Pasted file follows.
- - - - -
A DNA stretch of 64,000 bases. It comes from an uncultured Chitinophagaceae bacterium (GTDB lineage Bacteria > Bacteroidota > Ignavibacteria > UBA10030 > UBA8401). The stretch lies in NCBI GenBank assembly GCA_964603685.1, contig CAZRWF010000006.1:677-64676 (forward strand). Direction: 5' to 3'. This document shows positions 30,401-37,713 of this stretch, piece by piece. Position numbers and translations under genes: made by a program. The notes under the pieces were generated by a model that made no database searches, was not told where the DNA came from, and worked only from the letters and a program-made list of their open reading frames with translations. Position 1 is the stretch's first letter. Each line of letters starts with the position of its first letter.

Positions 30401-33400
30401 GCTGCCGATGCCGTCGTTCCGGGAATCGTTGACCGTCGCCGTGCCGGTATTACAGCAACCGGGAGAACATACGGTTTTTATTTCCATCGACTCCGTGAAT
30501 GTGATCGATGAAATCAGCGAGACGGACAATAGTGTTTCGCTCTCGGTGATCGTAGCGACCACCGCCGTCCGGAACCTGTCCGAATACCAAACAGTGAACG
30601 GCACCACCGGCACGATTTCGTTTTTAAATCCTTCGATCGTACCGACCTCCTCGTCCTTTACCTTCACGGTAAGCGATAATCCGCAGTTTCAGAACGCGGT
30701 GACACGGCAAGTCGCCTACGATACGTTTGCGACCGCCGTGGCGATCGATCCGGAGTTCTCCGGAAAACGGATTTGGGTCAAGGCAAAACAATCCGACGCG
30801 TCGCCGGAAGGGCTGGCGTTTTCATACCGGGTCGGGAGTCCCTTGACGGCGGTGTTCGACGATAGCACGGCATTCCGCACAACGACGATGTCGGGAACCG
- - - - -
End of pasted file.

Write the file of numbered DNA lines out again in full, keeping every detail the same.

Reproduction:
A DNA stretch of 64,000 bases. It comes from an uncultured Chitinophagaceae bacterium (GTDB lineage Bacteria > Bacteroidota > Ignavibacteria > UBA10030 > UBA8401). The stretch lies in NCBI GenBank assembly GCA_964603685.1, contig CAZRWF010000006.1:677-64676 (forward strand). Direction: 5' to 3'. This document shows positions 30,401-37,713 of this stretch, piece by piece. Position numbers and translations under genes: made by a program. The notes under the pieces were generated by a model that made no database searches, was not told where the DNA came from, and worked only from the letters and a program-made list of their open reading frames with translations. Position 1 is the stretch's first letter. Each line of letters starts with the position of its first letter.

Positions 30401-33400
30401 GCTGCCGATGCCGTCGTTCCGGGAATCGTTGACCGTCGCCGTGCCGGTATTACAGCAACCGGGAGAACATACGGTTTTTATTTCCATCGACTCCGTGAAT
30501 GTGATCGATGAAATCAGCGAGACGGACAATAGTGTTTCGCTCTCGGTGATCGTAGCGACCACCGCCGTCCGGAACCTGTCCGAATACCAAACAGTGAACG
30601 GCACCACCGGCACGATTTCGTTTTTAAATCCTTCGATCGTACCGACCTCCTCGTCCTTTACCTTCACGGTAAGCGATAATCCGCAGTTTCAGAACGCGGT
30701 GACACGGCAAGTCGCCTACGATACGTTTGCGACCGCCGTGGCGATCGATCCGGAGTTCTCCGGAAAACGGATTTGGGTCAAGGCAAAACAATCCGACGCG
30801 TCGCCGGAAGGGCTGGCGTTTTCATACCGGGTCGGGAGTCCCTTGACGGCGGTGTTCGACGATAGCACGGCATTCCGCACAACGACGATGTCGGGAACCG